SUDDES: Redistricting Commission members’ theatrics unlikely to win Oscars

Three state officials – Gov. Mike DeWine, State Auditor Keith Faber and Secretary of State Frank LaRose – shouldn’t expect Oscars.

Their pleas of helplessness in the face of the Bob Cupp-Matt Huffman General Assembly gerrymander is one of the Statehouse’s less believable scripts.

DeWine, as governor, is constitutionally considered to hold Ohio’s “supreme executive power.” Roughly 39,000 state employees answer to him or his appointees. And the governor is the steward of a $74 billion general revenue fund budget.

As auditor, every public official’s business is also Keith Faber’s business. And Secretary of State Frank LaRose oversees Ohio’s elections and appoints Ohio’s Boards of Elections.

To become governor, DeWine got the votes of 2.23 million Ohioans. Faber got the votes of 2.15 million Ohioans to become auditor. As for LaRose, 2.21 million Ohioans voted for him.

Bob Cupp, a Lima Republican, is speaker of the Ohio House of Representatives. In 2020, Cupp won reelection to his Ohio House seat with votes of 39,000 people – about 1.7% of DeWine’s statewide vote. And Matt Huffman, the Senate’s president, won reelection to his Senate seat with the votes of 129,000 people – about 5.8% of DeWine’s statewide vote.

Meanwhile, Cupp and Huffman are just two of the seven members of the Redistricting Commission, the voter-created panel whose job is to align – fairly align – Ohio’s 99 House and 33 Senate districts with 2020′s Census of Ohio’s population.

Besides Cupp, Huffman, DeWine, Faber and LaRose – all Republicans – the seven-member commission includes two Akron Democrats, state Sen. Vernon Sykes and his daughter, House Minority Leader Emilia Sykes, who are African American.

In a stark triumph of hope over experience, Ohio voters last decade overwhelmingly approved creation of the Redistricting Commission. The premise was that it would prevent the seamy partisan antics of the old Apportionment Board, which magically seemed to draw General Assembly districts that favored the board’s majority – Democrats in 1971 and 1981, Republicans in 1991, 2001, and 2011.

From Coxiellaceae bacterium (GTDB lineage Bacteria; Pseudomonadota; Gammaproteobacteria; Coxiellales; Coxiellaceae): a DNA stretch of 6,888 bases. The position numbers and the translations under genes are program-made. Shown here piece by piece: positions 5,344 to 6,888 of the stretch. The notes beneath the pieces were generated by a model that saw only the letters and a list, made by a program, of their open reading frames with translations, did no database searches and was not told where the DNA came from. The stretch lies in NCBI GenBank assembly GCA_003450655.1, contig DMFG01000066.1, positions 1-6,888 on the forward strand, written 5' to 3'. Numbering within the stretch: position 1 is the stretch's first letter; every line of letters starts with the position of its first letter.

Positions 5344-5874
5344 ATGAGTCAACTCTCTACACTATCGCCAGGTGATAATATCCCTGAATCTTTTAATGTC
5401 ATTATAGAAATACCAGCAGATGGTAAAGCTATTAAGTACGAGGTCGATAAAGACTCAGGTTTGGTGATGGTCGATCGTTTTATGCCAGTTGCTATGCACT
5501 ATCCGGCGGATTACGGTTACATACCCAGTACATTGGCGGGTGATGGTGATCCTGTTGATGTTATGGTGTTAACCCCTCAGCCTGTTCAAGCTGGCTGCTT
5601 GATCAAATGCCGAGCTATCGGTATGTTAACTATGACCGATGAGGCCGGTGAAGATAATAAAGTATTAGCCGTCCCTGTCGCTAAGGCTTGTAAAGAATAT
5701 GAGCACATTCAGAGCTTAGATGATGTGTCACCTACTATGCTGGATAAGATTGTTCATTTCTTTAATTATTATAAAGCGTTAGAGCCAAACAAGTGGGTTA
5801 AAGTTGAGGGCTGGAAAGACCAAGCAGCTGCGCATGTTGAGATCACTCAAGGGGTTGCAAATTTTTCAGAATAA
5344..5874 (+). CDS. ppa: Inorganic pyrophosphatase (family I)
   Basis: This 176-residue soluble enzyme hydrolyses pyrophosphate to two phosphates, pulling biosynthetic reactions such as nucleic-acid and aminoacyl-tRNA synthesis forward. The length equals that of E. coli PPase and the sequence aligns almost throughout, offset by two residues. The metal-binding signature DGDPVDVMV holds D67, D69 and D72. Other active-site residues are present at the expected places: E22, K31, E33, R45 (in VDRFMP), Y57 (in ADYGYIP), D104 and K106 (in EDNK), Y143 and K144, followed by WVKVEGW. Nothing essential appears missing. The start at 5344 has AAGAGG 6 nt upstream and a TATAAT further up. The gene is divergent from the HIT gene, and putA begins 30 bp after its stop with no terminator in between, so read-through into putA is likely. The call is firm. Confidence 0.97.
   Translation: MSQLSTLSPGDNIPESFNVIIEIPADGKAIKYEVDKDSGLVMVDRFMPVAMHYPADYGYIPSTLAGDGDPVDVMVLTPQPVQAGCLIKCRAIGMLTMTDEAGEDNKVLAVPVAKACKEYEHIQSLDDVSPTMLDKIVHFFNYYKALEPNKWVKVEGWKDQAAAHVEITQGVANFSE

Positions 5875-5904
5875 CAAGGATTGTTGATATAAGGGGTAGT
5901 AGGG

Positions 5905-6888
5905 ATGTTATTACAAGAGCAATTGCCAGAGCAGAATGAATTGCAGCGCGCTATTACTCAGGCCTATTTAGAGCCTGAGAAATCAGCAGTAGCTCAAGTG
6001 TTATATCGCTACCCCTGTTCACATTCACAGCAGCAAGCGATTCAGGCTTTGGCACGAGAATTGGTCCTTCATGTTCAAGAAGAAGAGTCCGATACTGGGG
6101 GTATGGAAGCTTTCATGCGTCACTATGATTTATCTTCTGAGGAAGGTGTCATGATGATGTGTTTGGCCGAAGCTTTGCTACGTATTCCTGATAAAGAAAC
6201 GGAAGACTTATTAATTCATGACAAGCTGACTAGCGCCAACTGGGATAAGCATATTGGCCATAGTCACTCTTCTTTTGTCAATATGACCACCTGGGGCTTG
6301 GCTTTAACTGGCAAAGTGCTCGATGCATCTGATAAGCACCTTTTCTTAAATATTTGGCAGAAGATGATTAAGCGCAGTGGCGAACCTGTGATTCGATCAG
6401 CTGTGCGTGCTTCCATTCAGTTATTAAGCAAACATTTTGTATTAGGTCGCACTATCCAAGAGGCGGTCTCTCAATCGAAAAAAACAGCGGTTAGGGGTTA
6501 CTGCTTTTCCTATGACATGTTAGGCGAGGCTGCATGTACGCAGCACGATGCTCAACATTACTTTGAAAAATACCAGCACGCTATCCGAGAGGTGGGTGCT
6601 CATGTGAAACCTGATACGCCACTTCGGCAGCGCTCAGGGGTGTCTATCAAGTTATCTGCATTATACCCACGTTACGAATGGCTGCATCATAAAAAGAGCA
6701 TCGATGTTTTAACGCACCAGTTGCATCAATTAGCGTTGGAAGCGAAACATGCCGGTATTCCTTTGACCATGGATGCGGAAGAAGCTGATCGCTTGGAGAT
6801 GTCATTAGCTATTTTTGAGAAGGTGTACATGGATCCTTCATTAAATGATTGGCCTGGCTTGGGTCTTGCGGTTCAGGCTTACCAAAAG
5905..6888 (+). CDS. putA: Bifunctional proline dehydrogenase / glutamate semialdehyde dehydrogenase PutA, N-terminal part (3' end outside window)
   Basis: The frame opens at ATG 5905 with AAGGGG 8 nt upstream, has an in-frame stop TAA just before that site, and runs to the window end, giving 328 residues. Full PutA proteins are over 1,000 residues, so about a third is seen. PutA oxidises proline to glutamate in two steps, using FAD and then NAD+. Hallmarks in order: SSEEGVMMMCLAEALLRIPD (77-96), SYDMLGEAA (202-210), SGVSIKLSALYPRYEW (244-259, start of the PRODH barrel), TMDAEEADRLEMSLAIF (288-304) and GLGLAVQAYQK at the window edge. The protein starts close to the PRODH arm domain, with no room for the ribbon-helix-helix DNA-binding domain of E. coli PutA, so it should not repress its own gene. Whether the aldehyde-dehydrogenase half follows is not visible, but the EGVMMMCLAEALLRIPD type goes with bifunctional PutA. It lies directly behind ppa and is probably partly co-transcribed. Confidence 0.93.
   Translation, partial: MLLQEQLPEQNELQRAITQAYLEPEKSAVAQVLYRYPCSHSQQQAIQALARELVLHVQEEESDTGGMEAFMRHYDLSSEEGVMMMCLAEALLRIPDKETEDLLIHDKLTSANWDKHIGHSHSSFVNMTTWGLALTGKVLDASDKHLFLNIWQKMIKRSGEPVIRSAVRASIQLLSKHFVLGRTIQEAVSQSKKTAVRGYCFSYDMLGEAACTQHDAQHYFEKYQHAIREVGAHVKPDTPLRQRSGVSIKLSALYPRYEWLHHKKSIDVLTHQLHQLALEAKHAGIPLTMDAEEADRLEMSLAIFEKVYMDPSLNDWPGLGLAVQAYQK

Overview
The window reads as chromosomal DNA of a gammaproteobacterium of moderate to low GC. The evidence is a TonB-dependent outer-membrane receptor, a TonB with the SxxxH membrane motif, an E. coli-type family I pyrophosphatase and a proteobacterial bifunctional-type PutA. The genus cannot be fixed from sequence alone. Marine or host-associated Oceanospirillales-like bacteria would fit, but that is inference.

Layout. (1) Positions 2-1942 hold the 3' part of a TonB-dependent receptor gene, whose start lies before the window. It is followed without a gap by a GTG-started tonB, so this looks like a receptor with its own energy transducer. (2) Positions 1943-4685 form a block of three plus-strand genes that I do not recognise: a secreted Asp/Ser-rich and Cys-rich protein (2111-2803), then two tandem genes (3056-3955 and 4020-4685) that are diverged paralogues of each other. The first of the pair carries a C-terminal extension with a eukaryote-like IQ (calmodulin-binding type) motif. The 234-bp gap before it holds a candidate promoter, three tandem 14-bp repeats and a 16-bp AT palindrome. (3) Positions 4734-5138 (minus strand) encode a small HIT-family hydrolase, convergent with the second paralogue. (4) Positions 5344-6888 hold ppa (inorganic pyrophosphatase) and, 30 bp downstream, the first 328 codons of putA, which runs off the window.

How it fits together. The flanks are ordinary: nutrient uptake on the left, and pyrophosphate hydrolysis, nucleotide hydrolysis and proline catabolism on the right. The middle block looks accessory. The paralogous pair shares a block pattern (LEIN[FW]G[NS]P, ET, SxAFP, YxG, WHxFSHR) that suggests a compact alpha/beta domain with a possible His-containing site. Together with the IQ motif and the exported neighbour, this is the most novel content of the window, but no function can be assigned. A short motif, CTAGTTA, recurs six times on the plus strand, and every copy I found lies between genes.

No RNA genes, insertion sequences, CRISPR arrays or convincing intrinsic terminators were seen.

But that assumed that Ohio as such mattered more to Ohio officeholders than their respective parties. No one was holding a gun on Mike DeWine or Keith Faber or Frank LaRose. If they’d voted “no” on the Cupp-Huffman gerrymander, at least that gerrymander would have died. But they didn’t vote “no.” The governor, the auditor and the secretary voted “yes,” despite arguably offensive slights (assuming they weren’t just show biz) shown them by Huffman and Cupp.

A for-instance from LaRose in a deposition: “My understanding is that the people that drew the maps worked for commission members Huffman and Cupp [not for LaRose and the other theoretically equal commissioners.]”

Likewise, from a DeWine deposition: The governor said the districts drawn by employees of Cupp and Huffman aren’t the districts the governor hoped for.

“We did not reach the goal of getting a ten-year plan; we did not reach the goal of getting a bipartisan plan; we did not reach the goal of having a plan that Democrats and Republicans could agree upon,” DeWine, of Greene County’s Cedarville, said.

And yet Mike DeWine and Keith Faber and Frank LaRose voted for those districts, albeit districts which the state Supreme Court may toss into a wastebasket.

Possibilities: The three officeholders didn’t know they could vote against the Cupp-Huffman plan. Sure. Or the executive trio (despite their hundreds of thousands of voters) is afraid of Cupp and Huffman. Uh-huh. Or just maybe, Ohioans are supposed to believe that three of the state’s most powerful Republicans were somehow forced to vote for something that would – complete coincidence – benefit other Ohio Republicans.

Yeah. Right.

Thomas Suddes is an adjunct assistant professor at Ohio University. He covered the Statehouse for The (Cleveland) Plain Dealer for many years.

About the Author